Madison Marquer was playing a show in a converted garage in Denver when he met her. It was 2014 and Marquer was a junior at the University of Wyoming, a baby-faced Eagle Scout from Cheyenne who’d become a fixture in Laramie’s college-town punk scene. That night he was on guitar for a band called Medicine Bow, earning his reputation as a magnetic performer—a blur of flailing limbs and sweaty, close-cropped hair as he tore through songs about SpongeBob SquarePants and ecological collapse.
In the crowd was Katherine Landvogt, a petite and pale-skinned 20-year-old who wore cat-eye glasses. After the set, she went up to Marquer (pronounced “Mar-care”), and they eventually got to talking about music. Landvogt was a guitarist, too, though she was earning her living as a house cleaner. She was dying to join a band, but none of the acts in Denver’s macho punk scene would give her a shot because she didn’t look the part. Marquer thought she was cute, with her curly black hair and off-kilter wit, and he hated that no one was giving her a chance.
Within a few months the two were living together in Marquer’s basement apartment. Landvogt wasn’t just a guitarist, it turned out, but a fluent and ferocious one. Medicine Bow soon slimmed down from a quartet to a power duo: Marquer on drums, Landvogt on a Fender Telecaster with a phosphorescent pick guard.
When they weren’t making music, they were often side by side in front of their PC, clobbering dragons and druids and amassing hoards of gold in Dota 2, a complex fantasy-themed video game. The game had long been one of Marquer’s grand obsessions—he was among the top 7 percent of players in the world—and now he loved that it was theirs together. They lost themselves for hours on end, oblivious to the outside world, as empty liquor bottles accumulated on the floor and kitchen counter around them.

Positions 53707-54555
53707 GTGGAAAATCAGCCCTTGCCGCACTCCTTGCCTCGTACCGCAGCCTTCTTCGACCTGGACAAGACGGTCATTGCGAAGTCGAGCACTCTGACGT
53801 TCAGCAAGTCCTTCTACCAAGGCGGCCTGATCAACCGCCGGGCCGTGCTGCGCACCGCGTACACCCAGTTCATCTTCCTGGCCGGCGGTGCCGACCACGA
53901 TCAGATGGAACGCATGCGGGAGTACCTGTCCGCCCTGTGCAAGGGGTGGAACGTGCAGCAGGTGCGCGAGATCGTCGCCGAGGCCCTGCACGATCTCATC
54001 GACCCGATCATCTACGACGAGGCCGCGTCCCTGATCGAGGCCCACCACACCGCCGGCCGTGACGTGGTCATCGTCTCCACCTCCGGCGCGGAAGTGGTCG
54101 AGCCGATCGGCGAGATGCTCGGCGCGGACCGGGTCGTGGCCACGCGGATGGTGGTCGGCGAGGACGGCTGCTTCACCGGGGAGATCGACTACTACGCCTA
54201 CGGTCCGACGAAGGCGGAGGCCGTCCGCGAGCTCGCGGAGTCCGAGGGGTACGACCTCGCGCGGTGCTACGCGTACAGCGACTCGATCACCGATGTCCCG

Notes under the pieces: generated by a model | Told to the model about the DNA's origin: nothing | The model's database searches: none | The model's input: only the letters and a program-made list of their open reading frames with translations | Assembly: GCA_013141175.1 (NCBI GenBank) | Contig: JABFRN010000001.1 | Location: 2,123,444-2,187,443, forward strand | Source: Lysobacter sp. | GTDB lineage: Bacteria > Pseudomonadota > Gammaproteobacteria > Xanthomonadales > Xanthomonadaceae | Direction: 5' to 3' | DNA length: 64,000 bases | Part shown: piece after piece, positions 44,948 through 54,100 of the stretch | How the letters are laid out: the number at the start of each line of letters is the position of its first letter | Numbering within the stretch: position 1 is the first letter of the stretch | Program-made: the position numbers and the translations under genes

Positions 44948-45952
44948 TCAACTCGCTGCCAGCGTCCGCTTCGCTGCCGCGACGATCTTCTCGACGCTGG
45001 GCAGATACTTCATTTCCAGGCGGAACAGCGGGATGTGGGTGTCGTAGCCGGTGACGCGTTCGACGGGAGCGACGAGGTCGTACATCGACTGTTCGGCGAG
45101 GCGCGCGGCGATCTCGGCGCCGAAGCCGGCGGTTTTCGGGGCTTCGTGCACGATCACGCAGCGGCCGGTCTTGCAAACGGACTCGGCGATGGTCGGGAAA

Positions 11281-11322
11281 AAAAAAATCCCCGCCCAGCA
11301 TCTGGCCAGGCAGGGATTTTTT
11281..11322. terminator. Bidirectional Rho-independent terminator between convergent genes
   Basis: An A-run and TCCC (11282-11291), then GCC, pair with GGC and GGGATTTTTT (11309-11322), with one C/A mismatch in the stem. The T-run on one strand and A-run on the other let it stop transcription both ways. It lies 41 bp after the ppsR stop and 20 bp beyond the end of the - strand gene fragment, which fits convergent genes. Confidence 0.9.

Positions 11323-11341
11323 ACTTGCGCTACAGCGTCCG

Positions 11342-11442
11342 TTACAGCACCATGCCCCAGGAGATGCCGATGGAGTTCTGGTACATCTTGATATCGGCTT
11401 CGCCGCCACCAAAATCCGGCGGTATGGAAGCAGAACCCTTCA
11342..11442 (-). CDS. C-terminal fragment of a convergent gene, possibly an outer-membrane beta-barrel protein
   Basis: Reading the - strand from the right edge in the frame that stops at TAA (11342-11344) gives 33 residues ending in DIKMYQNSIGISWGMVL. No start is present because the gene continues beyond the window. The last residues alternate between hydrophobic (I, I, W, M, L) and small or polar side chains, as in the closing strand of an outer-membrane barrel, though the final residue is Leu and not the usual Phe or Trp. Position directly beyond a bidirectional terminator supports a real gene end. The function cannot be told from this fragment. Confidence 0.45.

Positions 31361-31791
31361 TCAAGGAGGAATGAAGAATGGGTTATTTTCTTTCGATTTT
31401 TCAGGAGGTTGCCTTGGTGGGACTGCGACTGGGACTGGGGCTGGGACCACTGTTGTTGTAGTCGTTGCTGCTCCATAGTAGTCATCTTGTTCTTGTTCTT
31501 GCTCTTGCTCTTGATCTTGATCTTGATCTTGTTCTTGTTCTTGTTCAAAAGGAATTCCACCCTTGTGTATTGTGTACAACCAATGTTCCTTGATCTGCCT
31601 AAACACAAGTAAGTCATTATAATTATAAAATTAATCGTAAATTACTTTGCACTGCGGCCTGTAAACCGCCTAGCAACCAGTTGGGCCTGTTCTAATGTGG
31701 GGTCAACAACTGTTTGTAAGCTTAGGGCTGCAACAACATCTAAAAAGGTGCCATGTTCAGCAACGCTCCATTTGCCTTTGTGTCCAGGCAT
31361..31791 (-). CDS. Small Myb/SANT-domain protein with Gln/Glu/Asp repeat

In February 2016, as Marquer was finishing his last semester at the university, Medicine Bow recorded a cassette that channeled the couple’s romantic hopes. I see an end to any sadness, one of the songs went. Let’s drink some tea and explore the country / The future is more than it seems.
Three months later, Marquer and Landvogt got married in a tiny chapel near Elk Mountain. Soon after, the newlyweds packed up their Subaru Impreza with Medicine Bow’s gear and embarked on a 41-day concert tour. They crashed on fans’ sofas, played a show at a Pastafarian church in Oklahoma, and reveled in the neon-lit chaos of Times Square. They were so blissed out that every excess and hardship of the road felt like a delight—all fodder for the amusing stories they’d tell their kids one day.
The giddiness faded after they got back to Laramie. Marquer, who’d majored in education, couldn’t find a teaching job with the local district. So to pay the couple’s $575-a-month rent, he took a mind-numbing gig sorting mail at the post office. Landvogt toyed with the idea of pursuing a degree in chemical engineering, but she could never follow through. While Marquer had largely reined in his college drinking, she had started making trips to the liquor store at 1:45 am—she didn’t want to run out of vodka after it closed at 2. Her addiction gradually stripped away her creative energies and robbed her of the ability to handle even routine tasks. Marquer got used to taking her to the hospital when things got bad. Then he’d be left wondering how and when each spell of sobriety would reach its messy end.
The couple’s main remaining source of joy was Dota 2. They found refuge in the game’s sprawling map, an expanse of dark forests and medieval fortresses. As they played, Marquer started to get a notion in his head: What if he sought out a job in the industry that had emerged around Dota 2? Maybe he could find work with one of the companies that stage the game’s massive tournaments. (The 2017 edition of Dota 2’s preeminent event, the International, in Seattle, had offered almost $25 million in prize money.) If Marquer could make that happen, maybe he could get Landvogt involved, too, and that would give her the structure to make a lasting recovery.
Source : https://www.wired.com/story/the-loneliness-of-the-junior-college-esports-coach/